Young children are particularly at risk. Children younger than age 4 accounted for 76 percent of child abuse and neglect fatalities in 1997. Child abuse is the leading cause of death in children under age 1.

    The maltreatment of children and violence against women often go hand in hand. As many as half a million children may be encountered by police during domestic violence arrests. There is an overlap of 30 to 60 percent between violence against children and violence against women in the same families.

    The home can be a dangerous place. Far more children are victims of serious physical abuse within their homes than are severely injured in acts of violence on school grounds or elsewhere.

    Child victims are at greater risk of becoming offenders themselves. Being abused or neglected as a child increases the likelihood of arrest as a juvenile by 53 percent and of arrest for a violent crime as an adult by 38 percent.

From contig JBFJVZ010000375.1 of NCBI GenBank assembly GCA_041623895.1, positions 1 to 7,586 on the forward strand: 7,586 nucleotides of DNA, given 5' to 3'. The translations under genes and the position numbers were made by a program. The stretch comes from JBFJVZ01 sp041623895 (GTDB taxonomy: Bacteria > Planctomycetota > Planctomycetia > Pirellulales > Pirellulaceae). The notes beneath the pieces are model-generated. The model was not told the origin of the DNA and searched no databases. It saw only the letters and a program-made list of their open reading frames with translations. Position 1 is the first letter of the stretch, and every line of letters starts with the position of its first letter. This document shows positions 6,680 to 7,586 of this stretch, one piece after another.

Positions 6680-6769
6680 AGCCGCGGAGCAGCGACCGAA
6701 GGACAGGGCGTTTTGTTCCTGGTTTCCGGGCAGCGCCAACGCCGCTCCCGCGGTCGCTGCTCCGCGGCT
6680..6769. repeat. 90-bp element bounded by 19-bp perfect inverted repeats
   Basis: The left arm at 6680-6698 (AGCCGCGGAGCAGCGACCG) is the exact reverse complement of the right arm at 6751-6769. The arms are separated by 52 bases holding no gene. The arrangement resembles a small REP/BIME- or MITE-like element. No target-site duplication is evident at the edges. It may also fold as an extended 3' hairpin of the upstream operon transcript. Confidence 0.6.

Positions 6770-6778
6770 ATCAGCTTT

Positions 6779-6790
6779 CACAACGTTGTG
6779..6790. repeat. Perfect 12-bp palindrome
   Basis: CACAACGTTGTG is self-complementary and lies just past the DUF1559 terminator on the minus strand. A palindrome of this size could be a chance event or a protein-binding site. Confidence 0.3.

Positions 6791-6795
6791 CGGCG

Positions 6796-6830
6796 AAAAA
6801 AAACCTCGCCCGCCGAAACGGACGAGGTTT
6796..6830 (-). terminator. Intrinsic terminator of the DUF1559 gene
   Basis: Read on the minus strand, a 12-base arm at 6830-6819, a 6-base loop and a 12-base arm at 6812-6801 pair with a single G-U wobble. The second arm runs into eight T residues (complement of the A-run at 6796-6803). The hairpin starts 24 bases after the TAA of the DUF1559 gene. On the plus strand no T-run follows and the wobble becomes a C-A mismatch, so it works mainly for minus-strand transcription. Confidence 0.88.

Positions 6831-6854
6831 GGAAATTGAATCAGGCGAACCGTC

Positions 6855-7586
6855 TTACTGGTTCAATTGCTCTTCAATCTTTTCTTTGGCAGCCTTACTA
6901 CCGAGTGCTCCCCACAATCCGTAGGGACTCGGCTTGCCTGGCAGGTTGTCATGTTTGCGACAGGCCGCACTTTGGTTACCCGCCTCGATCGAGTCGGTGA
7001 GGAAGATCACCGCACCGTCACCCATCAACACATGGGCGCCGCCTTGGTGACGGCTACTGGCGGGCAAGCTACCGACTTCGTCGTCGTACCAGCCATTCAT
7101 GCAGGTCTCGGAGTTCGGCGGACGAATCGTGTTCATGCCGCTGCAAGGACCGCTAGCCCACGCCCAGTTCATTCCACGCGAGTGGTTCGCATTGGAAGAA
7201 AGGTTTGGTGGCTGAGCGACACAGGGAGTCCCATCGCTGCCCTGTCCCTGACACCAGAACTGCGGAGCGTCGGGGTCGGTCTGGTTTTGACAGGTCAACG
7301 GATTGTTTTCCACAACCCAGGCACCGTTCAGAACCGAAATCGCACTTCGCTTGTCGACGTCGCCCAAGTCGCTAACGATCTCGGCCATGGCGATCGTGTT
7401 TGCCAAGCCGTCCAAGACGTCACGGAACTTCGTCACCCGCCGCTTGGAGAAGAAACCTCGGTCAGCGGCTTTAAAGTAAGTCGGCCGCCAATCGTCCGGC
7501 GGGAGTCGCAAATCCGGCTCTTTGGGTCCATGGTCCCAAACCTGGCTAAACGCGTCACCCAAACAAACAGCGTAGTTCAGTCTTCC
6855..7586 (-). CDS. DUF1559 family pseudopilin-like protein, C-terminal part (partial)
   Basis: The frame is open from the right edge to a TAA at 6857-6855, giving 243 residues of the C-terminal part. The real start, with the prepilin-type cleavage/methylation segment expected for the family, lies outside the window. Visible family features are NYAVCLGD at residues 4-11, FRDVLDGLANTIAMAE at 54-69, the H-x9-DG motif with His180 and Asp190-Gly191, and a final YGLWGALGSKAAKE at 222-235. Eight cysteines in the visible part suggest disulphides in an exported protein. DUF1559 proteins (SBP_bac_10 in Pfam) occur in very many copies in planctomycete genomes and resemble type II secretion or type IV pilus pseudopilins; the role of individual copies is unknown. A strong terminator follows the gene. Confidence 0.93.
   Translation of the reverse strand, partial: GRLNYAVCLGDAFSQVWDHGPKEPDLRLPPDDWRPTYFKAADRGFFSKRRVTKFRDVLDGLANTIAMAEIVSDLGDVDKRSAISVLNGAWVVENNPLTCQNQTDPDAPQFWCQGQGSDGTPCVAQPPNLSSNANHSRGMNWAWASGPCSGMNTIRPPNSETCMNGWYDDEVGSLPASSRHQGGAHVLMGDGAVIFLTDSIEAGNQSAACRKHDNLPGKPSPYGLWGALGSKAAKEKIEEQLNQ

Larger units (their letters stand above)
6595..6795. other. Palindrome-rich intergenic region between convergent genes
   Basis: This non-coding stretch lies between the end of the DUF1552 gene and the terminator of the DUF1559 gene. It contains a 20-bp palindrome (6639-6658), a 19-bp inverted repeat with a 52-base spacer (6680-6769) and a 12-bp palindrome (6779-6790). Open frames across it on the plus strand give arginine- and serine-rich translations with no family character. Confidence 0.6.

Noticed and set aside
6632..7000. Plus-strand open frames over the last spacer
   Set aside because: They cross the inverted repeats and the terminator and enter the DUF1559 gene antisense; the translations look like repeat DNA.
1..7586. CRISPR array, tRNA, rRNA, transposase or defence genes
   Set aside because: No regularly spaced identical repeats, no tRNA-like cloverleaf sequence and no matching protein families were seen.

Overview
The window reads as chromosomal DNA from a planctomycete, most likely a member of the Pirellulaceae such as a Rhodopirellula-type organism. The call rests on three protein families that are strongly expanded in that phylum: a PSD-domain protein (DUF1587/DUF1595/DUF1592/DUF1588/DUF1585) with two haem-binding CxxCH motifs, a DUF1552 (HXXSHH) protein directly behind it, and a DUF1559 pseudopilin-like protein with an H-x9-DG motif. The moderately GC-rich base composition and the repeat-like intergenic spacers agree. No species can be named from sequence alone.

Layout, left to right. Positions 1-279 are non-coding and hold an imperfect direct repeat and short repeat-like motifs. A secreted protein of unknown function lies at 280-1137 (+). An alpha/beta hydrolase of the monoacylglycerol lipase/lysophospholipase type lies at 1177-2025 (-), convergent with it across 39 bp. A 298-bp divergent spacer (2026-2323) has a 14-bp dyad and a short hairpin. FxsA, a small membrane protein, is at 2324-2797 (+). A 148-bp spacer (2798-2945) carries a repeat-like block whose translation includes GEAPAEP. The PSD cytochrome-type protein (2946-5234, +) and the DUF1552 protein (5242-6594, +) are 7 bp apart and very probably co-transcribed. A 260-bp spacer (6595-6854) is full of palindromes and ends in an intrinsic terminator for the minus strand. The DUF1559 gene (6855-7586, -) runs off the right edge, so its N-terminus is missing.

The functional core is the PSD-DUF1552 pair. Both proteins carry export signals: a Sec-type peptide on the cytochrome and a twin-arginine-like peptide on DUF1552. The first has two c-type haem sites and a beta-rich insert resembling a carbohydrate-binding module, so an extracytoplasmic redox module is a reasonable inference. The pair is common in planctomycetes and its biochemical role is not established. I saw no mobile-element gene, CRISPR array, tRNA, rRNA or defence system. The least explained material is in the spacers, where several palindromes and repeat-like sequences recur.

Children suffer severe emotional and developmental consequences from exposure to violence. Approximately 2 million adolescents ages 12–17 appear to have suffered from posttraumatic stress disorder (a long-term mental health condition characterized by a variety of behavioral and psychological symptoms), presumably stemming from violent experiences in their past.

    Addressing prevention, intervention, and accountability

    Policymakers and practitioners need to find a way to organize the complex information about children’s exposure to violence and the range of available strategies for action. One way is to think about a continuum of prevention, intervention, and accountability.